Dr. Thomas Kehle is among the most published school psychologists from 1907-2014 according to a recently published review of publication in School Psychology Quarterly (March 2016), Vol. 31, No. 1.   UConn was listed as seventh out of all school psychology programs for the number of publications by school psychology faculty and students at a university for that period. In addition to Kehle, UConn school psychology professors include Dr. Melissa Bray, Dr. Sandra Chafouleas, Dr. Lisa Sanetti, and Dr. Tamika La Salle.

Siegle Receives National Award for Impact on Gifted Education

Dr. Del Siegle was recognized for his impact on gifted education as recipient of the 2016 Palmarium Award, presented Feb. 4 in Denver.

The Institute for the Development of Gifted Education at the University of Denver presented the award during its annual conference.

Siegle is a professor of gifted and talented and Head of the Department of Educational Psychology in the Neag School of Education at UConn. He also serves as director of the National Center for Research on Gifted Education, the federal government’s only funded national center on giftedness.

The Palmarium Award is presented to the individual most exemplifying the vision of the Institute for the Development of Gifted Education: A future in which giftedness will be understood, embraced and systemically nurtured throughout the nation and world. Recipients demonstrate that vision through practical impacts on education, advocacy outreach, educational publications and influential research.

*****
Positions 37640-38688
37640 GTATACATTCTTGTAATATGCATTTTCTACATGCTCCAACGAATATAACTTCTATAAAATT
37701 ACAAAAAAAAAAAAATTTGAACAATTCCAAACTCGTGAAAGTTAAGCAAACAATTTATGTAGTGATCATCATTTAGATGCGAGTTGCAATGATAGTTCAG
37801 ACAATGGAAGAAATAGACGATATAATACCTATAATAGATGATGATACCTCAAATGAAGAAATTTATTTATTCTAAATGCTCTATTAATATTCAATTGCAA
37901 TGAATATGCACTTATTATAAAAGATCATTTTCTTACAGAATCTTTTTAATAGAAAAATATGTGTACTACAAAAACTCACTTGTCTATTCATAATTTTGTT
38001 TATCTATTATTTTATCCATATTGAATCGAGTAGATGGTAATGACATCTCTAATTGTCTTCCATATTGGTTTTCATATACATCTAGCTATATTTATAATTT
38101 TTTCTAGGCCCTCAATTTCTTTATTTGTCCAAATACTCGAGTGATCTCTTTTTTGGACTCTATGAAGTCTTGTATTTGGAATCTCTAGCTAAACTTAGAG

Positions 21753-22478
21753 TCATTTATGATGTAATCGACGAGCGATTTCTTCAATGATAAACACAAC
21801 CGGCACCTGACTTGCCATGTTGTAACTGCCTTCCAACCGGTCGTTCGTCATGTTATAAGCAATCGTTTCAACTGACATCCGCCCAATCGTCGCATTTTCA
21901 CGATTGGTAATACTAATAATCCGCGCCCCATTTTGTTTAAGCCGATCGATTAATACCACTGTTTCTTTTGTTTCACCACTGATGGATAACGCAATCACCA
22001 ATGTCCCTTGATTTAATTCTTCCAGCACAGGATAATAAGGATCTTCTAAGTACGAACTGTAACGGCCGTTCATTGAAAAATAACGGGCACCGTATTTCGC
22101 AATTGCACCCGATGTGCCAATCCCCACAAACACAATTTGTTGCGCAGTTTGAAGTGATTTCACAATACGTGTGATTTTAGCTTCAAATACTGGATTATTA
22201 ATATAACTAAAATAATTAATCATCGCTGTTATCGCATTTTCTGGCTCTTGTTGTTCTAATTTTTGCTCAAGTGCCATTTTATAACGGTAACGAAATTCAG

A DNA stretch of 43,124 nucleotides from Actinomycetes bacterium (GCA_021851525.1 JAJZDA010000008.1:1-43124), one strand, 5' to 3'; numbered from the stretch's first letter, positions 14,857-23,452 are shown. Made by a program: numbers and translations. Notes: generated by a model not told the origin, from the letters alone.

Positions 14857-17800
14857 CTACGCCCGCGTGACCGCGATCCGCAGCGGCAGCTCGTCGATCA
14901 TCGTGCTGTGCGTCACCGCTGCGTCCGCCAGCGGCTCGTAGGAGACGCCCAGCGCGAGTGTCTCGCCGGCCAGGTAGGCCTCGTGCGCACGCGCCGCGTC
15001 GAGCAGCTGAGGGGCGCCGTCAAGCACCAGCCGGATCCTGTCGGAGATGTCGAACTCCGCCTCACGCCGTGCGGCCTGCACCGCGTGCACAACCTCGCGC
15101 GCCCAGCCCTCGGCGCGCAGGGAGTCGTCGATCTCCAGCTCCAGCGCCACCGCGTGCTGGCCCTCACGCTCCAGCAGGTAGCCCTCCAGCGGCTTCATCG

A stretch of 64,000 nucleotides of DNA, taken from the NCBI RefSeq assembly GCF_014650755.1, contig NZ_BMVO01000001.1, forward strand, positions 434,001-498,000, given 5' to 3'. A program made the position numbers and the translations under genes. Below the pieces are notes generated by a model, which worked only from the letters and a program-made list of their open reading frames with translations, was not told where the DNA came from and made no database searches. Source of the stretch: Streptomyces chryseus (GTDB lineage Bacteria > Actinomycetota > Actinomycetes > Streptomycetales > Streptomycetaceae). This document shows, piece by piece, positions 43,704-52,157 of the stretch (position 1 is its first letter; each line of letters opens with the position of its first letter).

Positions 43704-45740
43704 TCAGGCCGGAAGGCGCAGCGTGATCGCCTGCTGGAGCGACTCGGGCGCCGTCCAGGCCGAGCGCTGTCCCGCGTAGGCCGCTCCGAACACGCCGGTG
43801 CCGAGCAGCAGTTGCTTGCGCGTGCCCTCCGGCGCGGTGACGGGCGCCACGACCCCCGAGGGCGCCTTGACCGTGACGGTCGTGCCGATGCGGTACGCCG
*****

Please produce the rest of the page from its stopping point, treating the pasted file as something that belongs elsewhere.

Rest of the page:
“I am honored and humbled to receive the third annual Palmarium Award,” Siegle said.

After receiving the award, Siegle delivered a talk titled Tips for Making a Difference in Young People’s Lives, addressing important attitudes toward learning that enable young people to be successful.

Siegle is a past president of the National Association for Gifted Children, the largest organization dedicated to promoting the needs of gifted and talented children. He is also chair of the American Educational Research Association’s Research on Giftedness, Creativity, and Talent SIG. With over 650 state, national, and international presentations and over 100 articles, book chapters, and books on gifted and talented education, Siegle is nationally recognized for his work on motivation and underachievement of gifted students.